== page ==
By: Jessica Cook MS RD LD CDE (Director of Education)
Fall is in the air and nothing can compare to the amazing produce it brings. This season offers fresh apples, kale, Brussels sprouts, cauliflower, spinach, potatoes, acorn squash and everyone’s favorite, pumpkins! Pumpkins have such a great reputation to provide health and wellness, plus are much lower in carbohydrates than sweet potatoes! Here are a few reasons to indulge in pumpkin:
*Try substituting pure canned pumpkin for butter or oil in recipes when baking to help lower fat content and boost vitamins as well as minerals!
Please enjoy this month’s Living Well with Diabetes Newsletter and take full advantage of everything fall has to offer!
By Gary M. Pepper, M.D.
The following is the opinion of the author. Only you and your own doctor can decide which medications are best for you.
Numerous new diabetes medications have become available over the past few
years raising questions for consumers regarding their effectiveness, cost
and side effects. These
medications include three new classes of medication referred to as GLP-1 analogs, DPP-4 inhibitors and most recently SGLT-2 inhibitors. The focus of this discussion will be the most widely prescribed of the newcomers, the DPP-4 inhibitors.
The first thing consumers will notice about these new diabetes medications are their TV friendly names, Januvia, Onglyza, Tradjenta, and Nesina. Mix these newcomer drugs together into a single pill with the venerable low cost generic metformin and the names becomes Janumet, Kombiglyze, Jentadueto, and Kazano.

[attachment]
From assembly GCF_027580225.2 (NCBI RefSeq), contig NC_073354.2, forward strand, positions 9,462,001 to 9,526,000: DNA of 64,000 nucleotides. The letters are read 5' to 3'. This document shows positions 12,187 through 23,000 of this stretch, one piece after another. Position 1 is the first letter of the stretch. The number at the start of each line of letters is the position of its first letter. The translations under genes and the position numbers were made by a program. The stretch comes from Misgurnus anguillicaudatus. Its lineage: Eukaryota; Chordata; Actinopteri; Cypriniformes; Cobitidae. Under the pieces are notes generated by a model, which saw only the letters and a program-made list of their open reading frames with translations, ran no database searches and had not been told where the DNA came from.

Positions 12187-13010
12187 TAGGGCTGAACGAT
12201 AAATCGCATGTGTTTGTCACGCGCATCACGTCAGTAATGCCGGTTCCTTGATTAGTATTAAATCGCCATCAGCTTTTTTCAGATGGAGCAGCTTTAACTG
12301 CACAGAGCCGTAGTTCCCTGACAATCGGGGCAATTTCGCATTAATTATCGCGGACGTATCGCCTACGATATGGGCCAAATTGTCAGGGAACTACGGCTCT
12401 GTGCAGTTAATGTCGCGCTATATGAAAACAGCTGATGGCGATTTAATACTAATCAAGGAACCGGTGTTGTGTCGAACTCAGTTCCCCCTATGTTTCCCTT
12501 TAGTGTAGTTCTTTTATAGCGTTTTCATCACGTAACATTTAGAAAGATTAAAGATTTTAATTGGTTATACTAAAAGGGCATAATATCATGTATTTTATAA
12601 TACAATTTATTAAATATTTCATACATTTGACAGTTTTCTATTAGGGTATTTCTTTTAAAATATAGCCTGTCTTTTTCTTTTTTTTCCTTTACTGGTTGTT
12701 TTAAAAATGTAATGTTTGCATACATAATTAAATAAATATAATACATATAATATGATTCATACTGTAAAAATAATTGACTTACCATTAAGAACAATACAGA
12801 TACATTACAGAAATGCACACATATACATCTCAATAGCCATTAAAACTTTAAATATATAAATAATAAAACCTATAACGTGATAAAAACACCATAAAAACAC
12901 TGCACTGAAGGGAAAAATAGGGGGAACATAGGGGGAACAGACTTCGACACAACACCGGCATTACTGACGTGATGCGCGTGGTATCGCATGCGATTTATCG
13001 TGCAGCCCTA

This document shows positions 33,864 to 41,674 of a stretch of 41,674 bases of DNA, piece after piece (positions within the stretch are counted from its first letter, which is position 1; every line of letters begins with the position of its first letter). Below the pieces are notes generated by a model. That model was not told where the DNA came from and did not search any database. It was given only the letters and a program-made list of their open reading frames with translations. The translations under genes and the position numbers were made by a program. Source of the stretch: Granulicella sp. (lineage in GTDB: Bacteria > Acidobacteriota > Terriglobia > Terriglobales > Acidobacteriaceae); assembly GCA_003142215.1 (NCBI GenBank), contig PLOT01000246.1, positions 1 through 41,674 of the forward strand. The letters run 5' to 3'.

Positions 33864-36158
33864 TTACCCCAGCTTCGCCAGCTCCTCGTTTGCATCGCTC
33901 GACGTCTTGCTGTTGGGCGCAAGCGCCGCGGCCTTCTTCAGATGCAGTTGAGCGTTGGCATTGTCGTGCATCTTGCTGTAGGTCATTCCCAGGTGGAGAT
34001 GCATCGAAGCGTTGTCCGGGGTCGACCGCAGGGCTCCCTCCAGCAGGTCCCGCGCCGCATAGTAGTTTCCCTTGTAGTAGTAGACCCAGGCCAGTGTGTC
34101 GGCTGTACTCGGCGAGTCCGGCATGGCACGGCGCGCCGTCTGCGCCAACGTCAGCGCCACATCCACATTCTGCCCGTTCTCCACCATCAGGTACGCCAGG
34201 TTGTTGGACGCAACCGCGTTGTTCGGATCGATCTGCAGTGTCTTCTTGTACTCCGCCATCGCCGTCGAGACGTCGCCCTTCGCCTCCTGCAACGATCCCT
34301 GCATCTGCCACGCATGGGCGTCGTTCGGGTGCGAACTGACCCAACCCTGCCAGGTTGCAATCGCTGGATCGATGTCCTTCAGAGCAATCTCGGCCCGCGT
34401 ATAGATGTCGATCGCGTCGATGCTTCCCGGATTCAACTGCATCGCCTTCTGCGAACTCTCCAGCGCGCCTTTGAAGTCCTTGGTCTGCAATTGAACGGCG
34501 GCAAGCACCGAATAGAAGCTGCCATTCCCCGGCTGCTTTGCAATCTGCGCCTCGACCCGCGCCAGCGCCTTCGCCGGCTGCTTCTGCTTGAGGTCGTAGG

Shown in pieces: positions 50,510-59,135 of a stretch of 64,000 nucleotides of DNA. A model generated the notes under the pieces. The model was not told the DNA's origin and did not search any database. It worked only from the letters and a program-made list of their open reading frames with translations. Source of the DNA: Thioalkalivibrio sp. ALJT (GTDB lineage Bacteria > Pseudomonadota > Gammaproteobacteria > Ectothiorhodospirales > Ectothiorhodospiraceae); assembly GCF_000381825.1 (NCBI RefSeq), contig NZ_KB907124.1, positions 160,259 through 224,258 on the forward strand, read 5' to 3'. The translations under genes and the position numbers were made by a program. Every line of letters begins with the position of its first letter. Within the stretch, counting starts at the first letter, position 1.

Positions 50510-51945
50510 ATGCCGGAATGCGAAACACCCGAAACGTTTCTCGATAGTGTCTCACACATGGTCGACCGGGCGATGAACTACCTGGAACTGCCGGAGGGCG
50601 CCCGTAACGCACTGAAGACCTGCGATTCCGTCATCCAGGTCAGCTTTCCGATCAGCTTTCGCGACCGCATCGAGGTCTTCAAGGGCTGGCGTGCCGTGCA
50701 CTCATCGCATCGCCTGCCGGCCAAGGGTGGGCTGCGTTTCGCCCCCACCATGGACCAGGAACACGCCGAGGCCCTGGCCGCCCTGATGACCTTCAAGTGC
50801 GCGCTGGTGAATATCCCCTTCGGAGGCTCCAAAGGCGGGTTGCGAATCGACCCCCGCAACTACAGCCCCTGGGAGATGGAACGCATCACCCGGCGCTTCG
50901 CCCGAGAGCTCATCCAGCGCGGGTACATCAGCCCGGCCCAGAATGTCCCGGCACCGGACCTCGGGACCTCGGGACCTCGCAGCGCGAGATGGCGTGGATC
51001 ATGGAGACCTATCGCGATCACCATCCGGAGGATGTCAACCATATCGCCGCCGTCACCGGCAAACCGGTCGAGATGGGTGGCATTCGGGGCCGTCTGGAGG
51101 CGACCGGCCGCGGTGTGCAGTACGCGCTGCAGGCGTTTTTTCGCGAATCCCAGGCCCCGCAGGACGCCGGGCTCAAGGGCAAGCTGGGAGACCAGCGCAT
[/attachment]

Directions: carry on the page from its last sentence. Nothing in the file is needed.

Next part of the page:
The next thing a consumer will notice is the price tag. At the local pharmacy in Jupiter, Florida the retail price of a 3 month supply of Januvia, Onglyza or Tradjenta are all about $1100. A three month supply of the established generic drug, glipizide, is $9.99 and metformin is between zero and $41.
The new drugs are produced by the biggest names in the pharmaceutical industry including Merck, Bristol-Myers Squibb, Lilly, AstraZeneca, Boehringer Ingelheim and Takeda. The growth of these medications has been impressive with the percentage of diabetics receiving treatment with the new drugs rising rapidly. Data Monitor, a company tracking pharmaceutical trends reported in 2014 that DPP4 drugs now dominate the diabetes care market with 40% of sales in dollars, (http://www.datamonitorhealthcare.com/files/2014/07/Sample-package-Type-2-Diabetes-Forecast-3.7.2014.pdf), with Januvia leading the pack.
The effectiveness of this new drug class has been examined. The primary measurement of the effectiveness of diabetes medications is their ability to reduce the 90 day average of a person’s blood sugar known as the glycohemoglobin A1c measurement. A glycoA1c of 7% or less is considered the healthy goal although a level of less than 8% is now being advocated for those over 65 years of age. After more than 40 years of observations and numerous scientific studies the glycoA1c lowering achieved with metformin and sulfonylureas is recognized to be about 1.5% and even greater under certain conditions. DPP-4 inhibitors lower A1c by 0.4 to 0.7% in most studies.